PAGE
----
The Singapore High Court reaffirmed that knowledge and experience gained by an ex-employee is not protectable post-employment confidential information and considered whether supplier, cost and price information is confidential.


Singapore High Court Rules on the Scope of Post-Employment Confidential Information

June 1, 2022


Asia Petworld Pte Ltd (APPL),a drop shipper of pet products, commenced an action against its former employee for misusing confidential information that he had access to during employment.  The confidential information included APPL’s supplier information, the true costs of products, APPL’s method for computing additional product costs (i.e., cost factoring) and APPL’s fee for fulfilling customers’ orders (i.e., fulfilment fee rate) (the Information).    

Applicable Principles

In considering the issue of whether the former employee had legitimately acquired knowledge or was wrongfully exploiting confidential information of his previous employer, the Singapore High Court reaffirmed the following legal principles:

(a)     Not all information that an employee is obliged to keep confidential during his employment is protectable as confidential information after the cessation of employment.  Protectable post-employment confidential information typically extends to information of a sufficiently high degree of confidentiality as to amount to a trade secret.

(b)    The knowledge and experience acquired by an employee during employment is generally not protectable post-employment confidential information. An employer cannot prevent an employee from using such skill and knowledge by means of directions or instructions from the employer.

The Decision of the High Court

The court held that, based on the facts of the case, the Information did not possess the necessary quality of confidence and thus the former employee did not misuse confidential information that were protectable as trade secrets.  That said, the court observed that the Information may be protectable confidential information if it were revealed by a current employee to a competitor.

Supplier Information

Information on the identity of suppliers and where to find the lowest price of a product was not protectable confidential information because it was knowledge acquired over years of employment. Although there was a database maintained by APPL containing the supplier information, the court also observed that there was no evidence suggesting that the former employee took the database list with him.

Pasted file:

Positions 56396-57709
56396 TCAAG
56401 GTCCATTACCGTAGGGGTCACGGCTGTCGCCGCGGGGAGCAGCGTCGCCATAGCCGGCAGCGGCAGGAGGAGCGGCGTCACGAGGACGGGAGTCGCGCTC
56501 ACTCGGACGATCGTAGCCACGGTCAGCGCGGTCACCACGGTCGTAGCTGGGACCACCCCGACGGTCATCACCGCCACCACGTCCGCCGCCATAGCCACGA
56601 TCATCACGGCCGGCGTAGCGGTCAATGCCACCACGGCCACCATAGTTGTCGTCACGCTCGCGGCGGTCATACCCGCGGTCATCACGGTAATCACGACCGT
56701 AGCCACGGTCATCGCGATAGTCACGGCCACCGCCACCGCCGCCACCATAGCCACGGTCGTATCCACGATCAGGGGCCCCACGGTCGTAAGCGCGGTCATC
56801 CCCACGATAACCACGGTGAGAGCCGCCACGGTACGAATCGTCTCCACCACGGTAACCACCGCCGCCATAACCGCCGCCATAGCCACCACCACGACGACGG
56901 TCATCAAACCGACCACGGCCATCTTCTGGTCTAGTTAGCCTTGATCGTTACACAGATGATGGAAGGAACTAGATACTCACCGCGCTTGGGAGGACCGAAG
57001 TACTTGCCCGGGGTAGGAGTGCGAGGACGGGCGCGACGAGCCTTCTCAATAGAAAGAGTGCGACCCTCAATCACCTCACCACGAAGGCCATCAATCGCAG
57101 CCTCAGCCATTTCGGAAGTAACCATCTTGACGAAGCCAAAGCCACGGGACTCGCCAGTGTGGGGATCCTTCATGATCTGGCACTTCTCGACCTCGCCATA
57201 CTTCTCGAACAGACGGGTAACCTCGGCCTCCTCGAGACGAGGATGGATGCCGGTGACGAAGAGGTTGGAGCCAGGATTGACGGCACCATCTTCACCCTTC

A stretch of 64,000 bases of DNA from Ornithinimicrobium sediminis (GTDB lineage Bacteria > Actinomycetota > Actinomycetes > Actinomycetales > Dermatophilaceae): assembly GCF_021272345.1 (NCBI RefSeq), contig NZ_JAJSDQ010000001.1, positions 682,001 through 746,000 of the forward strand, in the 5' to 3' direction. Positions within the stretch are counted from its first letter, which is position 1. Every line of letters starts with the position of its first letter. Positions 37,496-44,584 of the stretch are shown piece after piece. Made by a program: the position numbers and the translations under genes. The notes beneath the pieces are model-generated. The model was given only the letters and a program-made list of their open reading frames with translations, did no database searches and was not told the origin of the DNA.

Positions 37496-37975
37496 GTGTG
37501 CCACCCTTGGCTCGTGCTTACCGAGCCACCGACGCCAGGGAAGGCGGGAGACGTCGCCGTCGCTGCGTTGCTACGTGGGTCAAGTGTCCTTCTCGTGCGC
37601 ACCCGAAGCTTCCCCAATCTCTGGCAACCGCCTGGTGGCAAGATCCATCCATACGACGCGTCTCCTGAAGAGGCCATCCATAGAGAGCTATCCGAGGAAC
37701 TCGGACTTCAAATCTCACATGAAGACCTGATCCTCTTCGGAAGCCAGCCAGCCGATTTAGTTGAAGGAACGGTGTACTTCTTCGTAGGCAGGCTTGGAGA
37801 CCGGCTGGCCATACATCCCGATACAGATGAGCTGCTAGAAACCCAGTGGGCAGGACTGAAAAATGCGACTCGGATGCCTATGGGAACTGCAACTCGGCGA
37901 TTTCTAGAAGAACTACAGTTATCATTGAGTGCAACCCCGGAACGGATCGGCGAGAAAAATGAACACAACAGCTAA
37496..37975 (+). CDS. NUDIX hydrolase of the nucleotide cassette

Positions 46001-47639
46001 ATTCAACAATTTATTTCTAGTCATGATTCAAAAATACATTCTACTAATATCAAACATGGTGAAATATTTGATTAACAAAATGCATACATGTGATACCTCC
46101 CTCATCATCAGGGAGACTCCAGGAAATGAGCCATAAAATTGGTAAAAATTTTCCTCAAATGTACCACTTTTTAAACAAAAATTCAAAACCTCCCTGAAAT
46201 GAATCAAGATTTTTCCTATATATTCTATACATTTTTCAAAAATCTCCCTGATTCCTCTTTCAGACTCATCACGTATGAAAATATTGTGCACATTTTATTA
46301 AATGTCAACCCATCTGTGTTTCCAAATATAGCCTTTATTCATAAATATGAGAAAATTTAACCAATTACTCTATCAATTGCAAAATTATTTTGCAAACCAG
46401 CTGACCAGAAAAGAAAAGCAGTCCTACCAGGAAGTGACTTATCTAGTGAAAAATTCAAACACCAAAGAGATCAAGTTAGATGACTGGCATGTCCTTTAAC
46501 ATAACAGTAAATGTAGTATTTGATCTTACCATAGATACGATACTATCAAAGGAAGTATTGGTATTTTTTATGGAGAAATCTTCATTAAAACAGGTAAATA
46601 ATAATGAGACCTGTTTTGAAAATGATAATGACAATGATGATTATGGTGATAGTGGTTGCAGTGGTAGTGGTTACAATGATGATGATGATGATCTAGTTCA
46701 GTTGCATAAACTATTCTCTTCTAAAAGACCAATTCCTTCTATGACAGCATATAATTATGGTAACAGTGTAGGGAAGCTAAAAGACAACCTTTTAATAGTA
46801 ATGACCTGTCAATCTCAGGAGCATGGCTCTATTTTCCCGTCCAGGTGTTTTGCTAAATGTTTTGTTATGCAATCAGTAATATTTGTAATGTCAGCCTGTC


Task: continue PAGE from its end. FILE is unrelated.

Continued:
True Cost of a Product

The true cost of a product, which is the price charged by a supplier, cannot be protectable confidential information as it was information that can be easily found by approaching the suppliers.

Cost Factoring

Despite APPL’s claims that it uses a cost factoring formula to calculate landed cost, the court gathered that it was not in fact a formula but rather the percentage by which APPL multiplies true cost to obtain landed cost.  This is not protectable post-employment confidential information as it was knowledge acquired by the former employee on how to account for factors such as foreign exchange fluctuations, price variations between suppliers and cost of freight in arriving at landed cost in the course of employment.

Fulfilment Fee Rate

The fulfilment fee rate, or the percentage of the landed cost that is charged to customers per order, was found to be no different from the general pricing rates of any business selling into a market and is a widely used and commonly understood system.  The court held that the fulfilment fee rate is not protectable confidential information as it is acceptable to use knowledge and recollection of APPL’s prices. That said, the court suggested that it would be a different matter if the former employee printed out documents containing such information.

In addition, the court made a general observation that any knowledge regarding prices paid or charged would have quickly lost its relevance as markets are not static.  

Key Takeaway

The APPL case reiterates that not all information obtained from a former employer is protectable confidential information.  While knowledge and experience gained over years of employment is not protectable post-employment confidential information, businesses and employees should be aware that obtaining company documents containing information may be protected by the courts.

For More Information

OrionW regularly advises clients on employment law matters.  For more information about employment law, orif you have questions about this article, please contact us at

Disclaimer: This article is for general information only and does not constitute legal advice.


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